Momentum and mountains

One of my most common excuses for not doing writing is that I don’t have a decent place to write. Since September of last year, I have a home office, but it hasn’t felt like an inviting place: there have been boxes and recyclable bags left unpacked since the move, the bare walls make a horrible echo, and there’s been a spare monitor at my feet when I sit at my desk.

No more.

I’ve been tackling various parts of my home in the past few days, finally claiming these spaces instead of leaving projects unfinished. I alphabetised my DVD rack and pared down my collection to what fit on the shelves. I mounted a painting, a canvas, and a poster. I came into my home office and emptied boxes.

One of these boxes was filled with a stack of papers that I had basically packed that way, the mountain on top of the file cabinet. Tax documents for annual income, investment and loan statements, the instruction manual for my toaster oven. Luckily, I bought hanging folders and labels years ago, so I started sorting through the pile, making a new folder whenever it was necessary (FIVE just for writing!). In short order, the mountain had been ground down and sifted into separate containers, clearly identified, easy to find if need be.

I had started with a simple task, and let the momentum from that carry me until the office was nearly done! I did take a break to eat something—this the result of ONE cup of coffee—and instead of returning to the physical stuff, I updated my CV and came here. Still time well spent, imo.

These are all things that I could have done at any time during the past four months, though I expect my neighbours are grateful I don’t typically use the hammer after dark. It just seemed like so much, and the thought of even starting with one tiny thing felt impossible. I at least had to clear a space and take down a box and grab a marker… it becomes easy to make excuses, easier to maintain them, even in the face of guilt.

I gave myself the benefit of having started and completed other projects, like reorganising my DVDs. I also put on an energetic playlist and had caffeine singing in my veins. I may have a box, a pair of rollerblades, and some paper garbage to take care of; but that seems like nothing against the mountain of papers I’ve already conquered. I’ll get it done.

Time to get organized

I’ve been very good about getting work done on Yggdrasil, but I have been neglecting Destiny for the past month. I think I finally got too discouraged with my snail-like writing; the journal is lovely, but I really fly when I’m behind the keyboard and I think that’s what I want to do now. There are plenty of things I can write out longhand to fill the journals I’m so intent on collecting.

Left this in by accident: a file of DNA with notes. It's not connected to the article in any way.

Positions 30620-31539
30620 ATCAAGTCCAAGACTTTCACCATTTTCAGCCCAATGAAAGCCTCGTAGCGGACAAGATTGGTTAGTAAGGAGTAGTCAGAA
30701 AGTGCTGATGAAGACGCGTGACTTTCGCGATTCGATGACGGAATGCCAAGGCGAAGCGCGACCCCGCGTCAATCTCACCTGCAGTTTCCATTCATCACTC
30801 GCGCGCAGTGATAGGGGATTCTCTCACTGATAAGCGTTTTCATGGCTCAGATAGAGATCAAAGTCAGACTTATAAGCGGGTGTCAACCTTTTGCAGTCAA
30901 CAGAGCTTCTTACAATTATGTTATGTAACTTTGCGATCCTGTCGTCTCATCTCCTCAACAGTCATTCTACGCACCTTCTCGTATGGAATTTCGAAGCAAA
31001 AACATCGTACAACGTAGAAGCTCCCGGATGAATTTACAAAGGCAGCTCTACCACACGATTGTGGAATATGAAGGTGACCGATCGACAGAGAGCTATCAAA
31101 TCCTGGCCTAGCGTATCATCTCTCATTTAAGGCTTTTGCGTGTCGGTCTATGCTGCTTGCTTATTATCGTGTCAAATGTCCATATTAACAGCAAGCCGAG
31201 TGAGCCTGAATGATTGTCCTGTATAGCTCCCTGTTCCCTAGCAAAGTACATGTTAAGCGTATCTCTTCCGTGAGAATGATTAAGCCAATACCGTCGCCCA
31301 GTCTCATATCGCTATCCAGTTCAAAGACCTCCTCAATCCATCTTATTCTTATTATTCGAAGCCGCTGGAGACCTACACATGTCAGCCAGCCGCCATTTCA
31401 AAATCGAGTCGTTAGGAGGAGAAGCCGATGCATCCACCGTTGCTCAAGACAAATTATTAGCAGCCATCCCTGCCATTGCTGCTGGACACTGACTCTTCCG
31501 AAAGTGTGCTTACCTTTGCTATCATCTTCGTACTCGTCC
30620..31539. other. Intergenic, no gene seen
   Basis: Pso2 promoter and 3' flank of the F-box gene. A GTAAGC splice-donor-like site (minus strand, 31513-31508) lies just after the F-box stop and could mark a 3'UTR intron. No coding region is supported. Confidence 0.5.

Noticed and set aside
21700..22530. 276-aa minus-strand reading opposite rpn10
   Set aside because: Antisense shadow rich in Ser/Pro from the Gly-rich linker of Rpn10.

I think I need more organization in my writing life. To that end, I have purchased yet another journal to write specific goals in, so that I can make these promises to myself and either congratulate myself when I succeed or kick myself in the pants when I fail.

writing goals journal

This coming weekend is a long one. With Canada Day on Tuesday, we’ve taken Monday off as well for a solid, relaxing four days off. We had a similar situation last weekend for la Saint-Jean. With this in mind, I’ve drawn up a long-ish list of goals to accomplish:

goals canada day weekend

One goal I thought about adding was “write author bio for back cover” of Yggdrasil; I keep going back and forth on whether I want one. I’ll definitely include a brief bio inside the book, but maybe a bio would go nicely on the back cover of my first book. What do you guys think?

The reason for all this dilemma about whether to include a bio is that I have the final version of my cover from Ellie at Creative Digital Studios. I haven’t finalized the details for the back cover, but here’s what I’ve got:

Climbing Yggdrasil cover

I love it, and Ellie Augsburger has been a joy to work with. I’d be too embarrassed count how many questions I sent her before deciding to work with her, but she replied promptly and professionally and helped set my mind at ease about the whole process. I’m thrilled with what she came up with and her responses to my requests for changes. I look forward to working with her on future projects.

And, of course, I most eagerly look forward to seeing her cover on a physical copy of my book. I’ve promised myself I would have the second draft ready before I send off for more proofs, though.